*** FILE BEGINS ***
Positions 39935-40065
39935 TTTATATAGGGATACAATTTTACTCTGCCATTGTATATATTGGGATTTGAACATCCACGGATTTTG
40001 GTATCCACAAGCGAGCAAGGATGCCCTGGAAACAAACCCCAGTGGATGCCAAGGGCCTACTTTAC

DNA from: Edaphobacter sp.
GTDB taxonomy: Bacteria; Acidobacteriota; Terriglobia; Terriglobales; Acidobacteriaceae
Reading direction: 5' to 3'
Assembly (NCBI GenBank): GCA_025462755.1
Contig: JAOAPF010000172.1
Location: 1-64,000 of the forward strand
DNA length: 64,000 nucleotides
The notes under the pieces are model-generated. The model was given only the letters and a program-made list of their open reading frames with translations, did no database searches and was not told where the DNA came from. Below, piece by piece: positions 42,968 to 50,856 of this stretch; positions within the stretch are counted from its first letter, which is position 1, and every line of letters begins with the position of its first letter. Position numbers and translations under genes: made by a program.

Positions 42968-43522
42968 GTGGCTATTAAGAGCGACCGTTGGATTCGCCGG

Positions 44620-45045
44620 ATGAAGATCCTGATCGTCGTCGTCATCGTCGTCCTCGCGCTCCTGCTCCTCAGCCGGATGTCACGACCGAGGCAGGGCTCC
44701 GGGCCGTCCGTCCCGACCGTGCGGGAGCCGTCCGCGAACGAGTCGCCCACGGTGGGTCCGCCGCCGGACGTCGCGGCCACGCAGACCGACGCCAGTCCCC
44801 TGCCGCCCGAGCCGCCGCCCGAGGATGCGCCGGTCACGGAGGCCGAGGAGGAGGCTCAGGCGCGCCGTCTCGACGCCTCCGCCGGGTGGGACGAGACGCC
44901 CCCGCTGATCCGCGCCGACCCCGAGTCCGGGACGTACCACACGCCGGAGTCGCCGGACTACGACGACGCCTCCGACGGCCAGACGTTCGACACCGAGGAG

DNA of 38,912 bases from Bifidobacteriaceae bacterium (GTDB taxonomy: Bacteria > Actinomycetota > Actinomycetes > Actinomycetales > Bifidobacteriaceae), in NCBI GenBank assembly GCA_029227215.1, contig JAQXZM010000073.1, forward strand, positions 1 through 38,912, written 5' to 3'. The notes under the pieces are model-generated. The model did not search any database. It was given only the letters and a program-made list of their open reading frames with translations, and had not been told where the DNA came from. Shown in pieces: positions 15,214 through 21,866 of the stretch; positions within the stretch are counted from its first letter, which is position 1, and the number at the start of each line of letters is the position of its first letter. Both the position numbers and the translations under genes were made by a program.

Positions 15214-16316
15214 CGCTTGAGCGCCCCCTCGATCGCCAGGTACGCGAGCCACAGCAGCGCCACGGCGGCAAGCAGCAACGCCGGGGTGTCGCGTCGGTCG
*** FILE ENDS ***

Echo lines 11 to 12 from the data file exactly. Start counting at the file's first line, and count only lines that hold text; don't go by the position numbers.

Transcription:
The notes under the pieces are model-generated. The model was given only the letters and a program-made list of their open reading frames with translations, did no database searches and was not told where the DNA came from. Below, piece by piece: positions 42,968 to 50,856 of this stretch; positions within the stretch are counted from its first letter, which is position 1, and every line of letters begins with the position of its first letter. Position numbers and translations under genes: made by a program.

Positions 42968-43522